Karla Dixon, of Annandale, works at a veterinary clinic in town. She is often the first person you see when you walk in or the first person who answers the phone. Her outgoing personality endears her to the many clients (both the animals and their humans) as she remembers each person and their pet without having to ask a phone number or name. After working with animals and the public all day, many people might need a break from animals and people in the evenings. But Karla uses her day off, as well as some evenings, to volunteer to help rescue animals.
Working with Crossroads Animal Shelter in Buffalo, Karla coordinates making the liners for popular-sized pet crates. Specifically, Karla finds people to sew the crate liners and coordinates getting them the material they need and transporting the liners where they need to go. This may not seem like a huge task, but, as Karla said, “It is not easy to find people who want to sew these days!” Karla recruits new people and finds ways to work with the schedules of those who volunteer to sew.
Karla’s role as coordinator of the crate liner project began years ago, when she used to house sit for people.
“I would get bored,” said Karla, “because, you know, there’s not that much to do when you are house sitting…water the plants, check the house, that’s about it. So I would bring things to do.” Karla used to do the laundry and whatever else the homeowner had left undone, just to be helpful and to have something to do. When she house sat for the manager of the Crossroads Animal Shelter, the manager was making crate liners at home. Karla volunteered to help, and the rest is history.
“She used to have cutting parties. We would all come and cut fabric,” remembered Karla.
Since then, Karla has taken the helm of the project, purchasing fabric with her own money from stores wherever she travels, having her own cutting parties, and delivering the fabric to the volunteers who sew the crate liners. Karla takes it a step further. She picks up the almost-finished crate liners, then stuffs them with batting, and delivers them to the next volunteer for the finishing touches – sewing them together and topstitching them. She picks up the finalized crate liners and brings them to her home or to another designated location to store until they can be sold.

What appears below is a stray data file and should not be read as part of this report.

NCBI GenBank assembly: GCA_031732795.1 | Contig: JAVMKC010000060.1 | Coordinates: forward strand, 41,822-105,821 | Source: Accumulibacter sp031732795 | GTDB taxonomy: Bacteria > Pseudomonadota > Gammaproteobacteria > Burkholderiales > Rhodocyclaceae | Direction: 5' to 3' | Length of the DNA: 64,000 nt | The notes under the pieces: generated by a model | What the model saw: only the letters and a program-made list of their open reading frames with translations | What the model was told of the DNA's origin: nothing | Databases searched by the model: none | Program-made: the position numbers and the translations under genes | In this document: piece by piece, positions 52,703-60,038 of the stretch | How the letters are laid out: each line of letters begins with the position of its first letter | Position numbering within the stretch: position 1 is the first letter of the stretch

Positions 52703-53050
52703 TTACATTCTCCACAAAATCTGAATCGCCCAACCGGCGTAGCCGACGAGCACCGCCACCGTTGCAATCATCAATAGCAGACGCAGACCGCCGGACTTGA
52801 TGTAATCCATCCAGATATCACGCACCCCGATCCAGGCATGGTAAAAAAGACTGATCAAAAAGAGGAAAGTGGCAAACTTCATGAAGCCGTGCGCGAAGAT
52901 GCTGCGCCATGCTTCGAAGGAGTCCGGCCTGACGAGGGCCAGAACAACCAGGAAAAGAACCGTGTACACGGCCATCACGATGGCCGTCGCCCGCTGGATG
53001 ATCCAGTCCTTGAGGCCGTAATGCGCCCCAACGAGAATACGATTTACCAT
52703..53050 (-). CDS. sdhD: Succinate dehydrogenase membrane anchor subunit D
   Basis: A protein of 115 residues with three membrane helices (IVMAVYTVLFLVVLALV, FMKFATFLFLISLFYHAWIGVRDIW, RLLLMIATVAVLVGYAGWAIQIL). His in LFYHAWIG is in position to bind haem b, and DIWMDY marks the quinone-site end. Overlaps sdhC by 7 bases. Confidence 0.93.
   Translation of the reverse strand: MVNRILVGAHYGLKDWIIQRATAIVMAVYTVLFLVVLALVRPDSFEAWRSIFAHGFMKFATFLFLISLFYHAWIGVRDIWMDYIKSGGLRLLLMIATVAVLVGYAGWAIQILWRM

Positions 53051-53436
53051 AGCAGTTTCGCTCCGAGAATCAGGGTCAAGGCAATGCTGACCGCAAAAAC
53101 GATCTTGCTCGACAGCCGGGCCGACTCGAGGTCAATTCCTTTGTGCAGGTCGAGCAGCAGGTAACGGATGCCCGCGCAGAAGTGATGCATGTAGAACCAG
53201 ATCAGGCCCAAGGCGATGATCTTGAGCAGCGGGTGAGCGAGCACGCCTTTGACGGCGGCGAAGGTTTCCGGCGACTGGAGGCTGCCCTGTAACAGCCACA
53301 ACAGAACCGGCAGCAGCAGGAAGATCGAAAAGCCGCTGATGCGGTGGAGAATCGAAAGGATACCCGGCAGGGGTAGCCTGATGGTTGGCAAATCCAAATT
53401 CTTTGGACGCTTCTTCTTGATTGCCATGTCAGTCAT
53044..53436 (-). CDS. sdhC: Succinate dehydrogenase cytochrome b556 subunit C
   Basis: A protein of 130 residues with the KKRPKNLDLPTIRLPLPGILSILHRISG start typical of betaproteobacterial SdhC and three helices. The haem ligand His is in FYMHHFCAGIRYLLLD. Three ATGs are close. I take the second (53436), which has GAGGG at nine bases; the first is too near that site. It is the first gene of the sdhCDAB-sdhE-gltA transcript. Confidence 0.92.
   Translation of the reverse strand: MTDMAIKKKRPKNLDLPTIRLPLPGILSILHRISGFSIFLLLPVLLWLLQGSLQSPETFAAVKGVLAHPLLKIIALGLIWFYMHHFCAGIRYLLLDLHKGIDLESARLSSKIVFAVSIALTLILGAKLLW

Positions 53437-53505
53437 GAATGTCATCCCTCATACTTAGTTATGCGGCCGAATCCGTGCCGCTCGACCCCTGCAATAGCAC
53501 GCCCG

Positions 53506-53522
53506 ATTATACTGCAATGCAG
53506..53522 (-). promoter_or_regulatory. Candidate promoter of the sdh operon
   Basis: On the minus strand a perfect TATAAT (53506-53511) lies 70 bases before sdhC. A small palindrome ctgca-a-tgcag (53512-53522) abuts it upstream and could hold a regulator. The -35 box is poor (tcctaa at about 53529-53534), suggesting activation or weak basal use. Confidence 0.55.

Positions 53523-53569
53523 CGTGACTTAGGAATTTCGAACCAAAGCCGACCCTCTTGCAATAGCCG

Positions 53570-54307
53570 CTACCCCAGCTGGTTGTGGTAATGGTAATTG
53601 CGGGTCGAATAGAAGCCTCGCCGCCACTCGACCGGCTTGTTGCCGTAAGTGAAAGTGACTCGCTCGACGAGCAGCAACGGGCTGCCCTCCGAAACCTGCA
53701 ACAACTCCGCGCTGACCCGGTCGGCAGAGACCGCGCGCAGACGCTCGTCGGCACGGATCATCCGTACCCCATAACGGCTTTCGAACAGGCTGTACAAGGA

Crossroads Animal Shelter sells the crate liners at events, such as the American Kennel Club Dog Show, held at Canterbury Downs in November, and the annual Sidewalk Craft Sale in Buffalo, in order to raise money for the shelter. They are also sold in the shelter’s gift shop and at a few specialty shops in the area. This past summer, Karla spent a weekend selling crate pads at the Wright County Swappers Meet near Fairhaven, where she had quite a bit of success.
Karla’s basement is filled with uncut bolts of fabric and piles of crate liners of all sizes. She has fabric for the tops of the liners and fabric to be used for the bottoms; printed fabric and plain; flat fleece and berber fleece. There are piles of pre-cut fabric and rolls of batting on tables throughout the room, all carefully organized according to size and color. Since she also makes catnip toys, there are even piles of small squares of fabric to be sewn for the toys, as well as containers of thread for her serger.
Upstairs, Karla’s serger sits on the dining room table, ready for her to turn the squares of fabric into cat toys – square pillows filled with catnip and batting that cats enjoy playing with. “Sometimes my cats help me with my work,” she said, showing a video of her two cats playing with a large piece of batting that she was using to stuff a crate liner.
Karla has taken on the crate liner project with gusto, creating connections, not just with other volunteers, but also with the owners of small shops throughout the area who have given her special deals on fabric or have agreed to sell the crate pads for her.
“There was a lady at the quilt shop,” said Karla, “she used to give me a 20 percent discount whenever I came in – and I only came in about once a year – but she remembered me. And she also donated scraps of fabric and batting that we can use!”
“The owner of another store up in Princeton ordered in a bunch of berber fleece,” she said. “I walked in and put rolls of the stuff in my cart! It was just before closing, and he asked me how much I wanted off the bolt so he could cut it for me, and I said no – I’ll take the whole roll! Well, there was a sale starting the next day – buy one yard, get the next yard for a penny. He gave me the deal!”
“Flat fleece,” said Karla, “is easy to find…but berber fleece – that is harder to come by.” The excitement she feels at finding deals or just finding beautiful fabric that will make a comfy crate liner for someone’s pet is contagious.
In addition to coordinating the crate liner project, Karla picks up the donation jars which appear at various businesses around Annandale, as well as creating her custom catnip pillows and jars of catnip which are for sale at the veterinary clinic.
“That is not a small job,” said Karla, listing the steps she takes to put together the small jars of catnip. A friend donates the baby food jars, but the jars have to be soaked in hot water in order to remove the labels – and sometimes she has to use another product to remove all the glue. The lids are spray painted before the catnip is added to the jars. Then they are covered with fabric and a ribbon to make them ready for sale. Oh, and she collects the catnip and dries it herself!
Although she spends a lot of time volunteering, as well as quite a lot of her own money on the fabric, coordinating the crate liner sewing project is a project that is dear to her heart. Karla expressed her appreciation for all the people who help, especially the women who sew the crate pads. “If they are willing to do the work, I’m willing to keep them busy!”